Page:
As a college student, you should intern with an organization while you work towards a degree. Managing an internship on top of your studies can be challenging; however, you will benefit significantly from it--if you know how to proactively manage it.
Whether your internship is onsite or remote, internships offer many opportunities to expand your network, learn valuable life skills, and gain experience in a professional environment. In spring 2021, I completed a paid internship for credit with Communication@Work LLC, a consulting company that Dr. Craig Engstrom owns and operates. Craig, as he prefers, was my supervisor.
Canva is a graphic design platform, used to create social media graphics, presentations, posters, documents, and other visual content. It is one of my favorite tools as a creator, educator, and learner, and I think you'll love it too.
In this post, I share what I like most about Canva as an educator and how it can be used in education.
Because I've been curating useful tips, tricks, and hacks on my YouTube channel, I have embedded five of my favorite or popular videos as well. So pop some popcorn, sit back, and enjoy.
Admittedly, the list of courses feels incomplete to me. How can I narrow a list of recommended courses to just three? When it comes to educating oneself, more learning is usually better. However, after reflecting on this post during 100+ miles of cycling (follow me on Strava), I have homed in on three courses that I'd recommend based on the following praxeological criteria: 1. practical and 2. universal utility value. I mean practical in the most definitional sense: "... of or concerned with the actual doing or use of something rather than with theory and ideas." By universal utility value, I mean it provides a positive, useful outcome for most people.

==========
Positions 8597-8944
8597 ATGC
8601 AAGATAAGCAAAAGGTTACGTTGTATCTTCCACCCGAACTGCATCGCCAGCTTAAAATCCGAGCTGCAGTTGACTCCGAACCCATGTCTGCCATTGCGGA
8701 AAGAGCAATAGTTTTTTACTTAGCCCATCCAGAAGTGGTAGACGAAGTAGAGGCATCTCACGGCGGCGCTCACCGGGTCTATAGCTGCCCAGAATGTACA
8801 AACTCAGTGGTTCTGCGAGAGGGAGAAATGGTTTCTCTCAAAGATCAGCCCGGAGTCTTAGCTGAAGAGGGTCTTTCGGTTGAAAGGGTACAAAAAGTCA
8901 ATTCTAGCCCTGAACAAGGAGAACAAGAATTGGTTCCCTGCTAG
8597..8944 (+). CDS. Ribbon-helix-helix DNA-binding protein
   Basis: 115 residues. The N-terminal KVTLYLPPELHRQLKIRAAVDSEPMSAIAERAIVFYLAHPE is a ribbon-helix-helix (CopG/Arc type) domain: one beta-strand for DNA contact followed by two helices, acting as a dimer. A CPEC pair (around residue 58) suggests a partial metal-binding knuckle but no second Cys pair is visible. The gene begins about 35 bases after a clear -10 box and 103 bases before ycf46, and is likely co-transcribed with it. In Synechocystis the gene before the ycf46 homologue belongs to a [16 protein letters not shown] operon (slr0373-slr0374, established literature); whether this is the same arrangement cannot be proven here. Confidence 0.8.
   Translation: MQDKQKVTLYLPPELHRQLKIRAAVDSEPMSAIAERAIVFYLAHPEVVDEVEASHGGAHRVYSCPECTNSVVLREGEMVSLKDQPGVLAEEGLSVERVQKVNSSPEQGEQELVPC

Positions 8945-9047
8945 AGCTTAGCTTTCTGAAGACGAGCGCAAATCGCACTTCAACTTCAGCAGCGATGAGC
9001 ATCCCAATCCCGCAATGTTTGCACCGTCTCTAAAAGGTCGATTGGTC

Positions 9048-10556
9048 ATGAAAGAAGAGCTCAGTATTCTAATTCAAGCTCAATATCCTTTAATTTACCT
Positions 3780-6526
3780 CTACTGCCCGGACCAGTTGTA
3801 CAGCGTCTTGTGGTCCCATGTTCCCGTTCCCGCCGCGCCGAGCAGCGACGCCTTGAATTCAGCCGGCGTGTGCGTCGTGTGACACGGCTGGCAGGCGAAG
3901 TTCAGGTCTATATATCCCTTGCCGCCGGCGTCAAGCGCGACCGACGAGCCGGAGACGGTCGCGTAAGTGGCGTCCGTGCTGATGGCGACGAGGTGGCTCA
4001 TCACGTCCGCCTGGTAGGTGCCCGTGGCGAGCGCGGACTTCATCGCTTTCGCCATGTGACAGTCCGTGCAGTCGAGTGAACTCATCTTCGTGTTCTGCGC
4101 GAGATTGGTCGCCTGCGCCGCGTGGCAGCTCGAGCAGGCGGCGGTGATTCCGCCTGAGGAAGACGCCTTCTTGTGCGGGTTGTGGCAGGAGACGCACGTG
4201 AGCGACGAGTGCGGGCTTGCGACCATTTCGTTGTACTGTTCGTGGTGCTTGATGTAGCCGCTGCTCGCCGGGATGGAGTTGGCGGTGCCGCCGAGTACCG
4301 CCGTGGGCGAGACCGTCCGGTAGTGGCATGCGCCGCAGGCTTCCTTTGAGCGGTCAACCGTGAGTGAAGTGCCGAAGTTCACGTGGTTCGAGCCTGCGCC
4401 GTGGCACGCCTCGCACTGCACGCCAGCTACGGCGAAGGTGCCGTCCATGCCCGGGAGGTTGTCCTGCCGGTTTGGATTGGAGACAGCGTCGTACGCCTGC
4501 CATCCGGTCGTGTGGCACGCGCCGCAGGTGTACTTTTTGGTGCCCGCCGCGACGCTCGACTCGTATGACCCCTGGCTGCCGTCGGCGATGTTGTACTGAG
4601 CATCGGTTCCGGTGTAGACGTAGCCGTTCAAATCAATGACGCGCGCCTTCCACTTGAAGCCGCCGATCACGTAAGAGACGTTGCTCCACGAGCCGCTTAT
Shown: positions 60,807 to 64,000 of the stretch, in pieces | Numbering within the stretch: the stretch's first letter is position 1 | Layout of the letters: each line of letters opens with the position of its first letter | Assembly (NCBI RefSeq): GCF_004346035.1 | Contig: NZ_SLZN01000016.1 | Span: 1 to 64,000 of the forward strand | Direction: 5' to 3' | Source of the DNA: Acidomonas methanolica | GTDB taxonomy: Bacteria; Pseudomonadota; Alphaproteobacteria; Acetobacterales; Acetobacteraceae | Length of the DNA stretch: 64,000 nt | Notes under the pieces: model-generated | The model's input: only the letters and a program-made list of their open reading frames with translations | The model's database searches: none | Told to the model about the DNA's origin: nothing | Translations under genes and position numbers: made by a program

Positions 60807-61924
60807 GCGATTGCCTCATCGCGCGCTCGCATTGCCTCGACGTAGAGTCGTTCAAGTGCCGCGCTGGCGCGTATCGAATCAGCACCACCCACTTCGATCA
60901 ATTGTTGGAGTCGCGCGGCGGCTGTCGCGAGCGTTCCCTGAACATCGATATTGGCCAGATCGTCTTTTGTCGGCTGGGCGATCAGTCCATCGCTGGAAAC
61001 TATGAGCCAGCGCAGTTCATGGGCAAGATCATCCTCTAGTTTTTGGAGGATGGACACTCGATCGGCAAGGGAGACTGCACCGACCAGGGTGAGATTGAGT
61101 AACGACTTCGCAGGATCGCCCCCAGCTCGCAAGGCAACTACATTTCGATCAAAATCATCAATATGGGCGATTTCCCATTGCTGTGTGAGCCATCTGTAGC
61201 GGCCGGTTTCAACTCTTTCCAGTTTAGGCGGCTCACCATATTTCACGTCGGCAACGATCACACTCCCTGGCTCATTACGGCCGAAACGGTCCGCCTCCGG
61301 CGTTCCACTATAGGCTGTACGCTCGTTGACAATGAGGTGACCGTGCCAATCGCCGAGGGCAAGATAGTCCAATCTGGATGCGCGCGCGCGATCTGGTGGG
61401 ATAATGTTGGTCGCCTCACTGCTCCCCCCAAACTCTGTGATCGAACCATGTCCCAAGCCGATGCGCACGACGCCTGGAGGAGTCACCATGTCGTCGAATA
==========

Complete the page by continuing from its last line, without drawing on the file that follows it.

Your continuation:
I could list 50+ college or non-college courses with a good ROI. But by solely choosing three, I'm more likely to retain readers. Feel free, though, to tell me why I am wrong in the comments and name your top three course recommendations. Or, tell me how right I am and how you've used one of the courses in your personal or professional life. Let's start a conversation.
The fall term is about to begin at colleges and universities. Take a moment to envision your professors submitting final grades at the end of the term. As they move down the list of students, they're thinking about whether to upgrade a student's grade from an A- to an A or another student's grade from a C+ to a B. Because they don't know anything about one student, they log the C+ as a C+. The student obviously did what was required but the professor only recognizes their name. They think: Who the hell is this learner?
However, you heeded the advice in this blog, you get bumped from a B+ to an A. How the hell did you influence your miserly professor in this way? The answer: Application of exchange relations theory, which is a fancy-pants understanding of the timeless art of interpersonal influence.
Many professors are egomaniacs. Focus on them and you focus on something they love. Themselves.
I am an instructor of business communication at SIUC. Connect with me on LinkedIn.